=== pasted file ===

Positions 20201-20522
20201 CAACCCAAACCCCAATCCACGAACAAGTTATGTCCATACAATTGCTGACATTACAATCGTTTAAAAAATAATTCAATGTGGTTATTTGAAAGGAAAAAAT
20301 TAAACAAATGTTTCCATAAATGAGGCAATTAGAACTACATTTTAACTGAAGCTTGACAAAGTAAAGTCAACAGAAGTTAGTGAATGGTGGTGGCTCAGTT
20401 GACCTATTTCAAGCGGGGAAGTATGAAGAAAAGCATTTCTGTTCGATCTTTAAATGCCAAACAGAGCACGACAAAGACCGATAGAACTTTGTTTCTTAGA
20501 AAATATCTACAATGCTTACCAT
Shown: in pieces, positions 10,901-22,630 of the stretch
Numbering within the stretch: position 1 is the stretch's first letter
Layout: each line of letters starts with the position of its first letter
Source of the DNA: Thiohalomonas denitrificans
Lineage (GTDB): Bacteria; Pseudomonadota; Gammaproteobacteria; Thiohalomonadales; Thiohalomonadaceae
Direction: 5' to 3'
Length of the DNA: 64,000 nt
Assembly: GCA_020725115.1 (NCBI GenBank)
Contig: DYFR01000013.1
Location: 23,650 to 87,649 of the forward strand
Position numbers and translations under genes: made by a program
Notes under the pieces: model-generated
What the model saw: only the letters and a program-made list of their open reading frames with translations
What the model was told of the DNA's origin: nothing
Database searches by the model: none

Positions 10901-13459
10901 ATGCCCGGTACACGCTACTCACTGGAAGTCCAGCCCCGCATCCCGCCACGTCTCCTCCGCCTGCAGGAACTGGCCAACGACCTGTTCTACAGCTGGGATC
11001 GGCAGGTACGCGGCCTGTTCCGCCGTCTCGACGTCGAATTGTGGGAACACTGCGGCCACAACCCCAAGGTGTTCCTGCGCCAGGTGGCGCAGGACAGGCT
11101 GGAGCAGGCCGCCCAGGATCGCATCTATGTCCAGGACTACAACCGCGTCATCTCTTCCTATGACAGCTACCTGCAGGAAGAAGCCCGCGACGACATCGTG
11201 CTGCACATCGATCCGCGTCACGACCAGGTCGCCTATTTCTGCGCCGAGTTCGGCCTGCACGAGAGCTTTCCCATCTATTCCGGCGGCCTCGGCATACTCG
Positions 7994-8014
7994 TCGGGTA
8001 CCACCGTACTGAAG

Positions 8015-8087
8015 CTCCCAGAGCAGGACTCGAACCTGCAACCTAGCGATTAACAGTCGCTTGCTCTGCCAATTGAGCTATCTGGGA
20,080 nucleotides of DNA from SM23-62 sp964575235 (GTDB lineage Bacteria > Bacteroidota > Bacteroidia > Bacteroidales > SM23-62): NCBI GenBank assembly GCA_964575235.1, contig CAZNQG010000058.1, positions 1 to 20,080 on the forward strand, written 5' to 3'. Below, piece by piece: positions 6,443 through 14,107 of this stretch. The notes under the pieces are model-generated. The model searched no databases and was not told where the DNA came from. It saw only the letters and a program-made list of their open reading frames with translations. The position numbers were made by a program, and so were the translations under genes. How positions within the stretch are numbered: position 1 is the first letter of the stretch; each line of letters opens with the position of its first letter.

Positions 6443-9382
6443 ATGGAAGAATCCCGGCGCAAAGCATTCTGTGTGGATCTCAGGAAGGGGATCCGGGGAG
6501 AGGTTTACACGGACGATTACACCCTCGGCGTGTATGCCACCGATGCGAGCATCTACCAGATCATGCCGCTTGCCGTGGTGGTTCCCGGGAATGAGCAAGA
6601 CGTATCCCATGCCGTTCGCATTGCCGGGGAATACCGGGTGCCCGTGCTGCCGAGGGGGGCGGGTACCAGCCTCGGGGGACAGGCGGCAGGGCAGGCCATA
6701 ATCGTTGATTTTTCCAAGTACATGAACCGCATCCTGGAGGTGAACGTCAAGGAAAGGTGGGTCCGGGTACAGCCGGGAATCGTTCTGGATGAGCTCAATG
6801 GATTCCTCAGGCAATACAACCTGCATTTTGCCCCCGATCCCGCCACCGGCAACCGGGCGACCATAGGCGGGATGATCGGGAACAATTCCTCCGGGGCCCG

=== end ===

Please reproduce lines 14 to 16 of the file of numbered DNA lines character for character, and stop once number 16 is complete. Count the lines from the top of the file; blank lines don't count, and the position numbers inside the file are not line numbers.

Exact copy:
Contig: DYFR01000013.1
Location: 23,650 to 87,649 of the forward strand
Position numbers and translations under genes: made by a program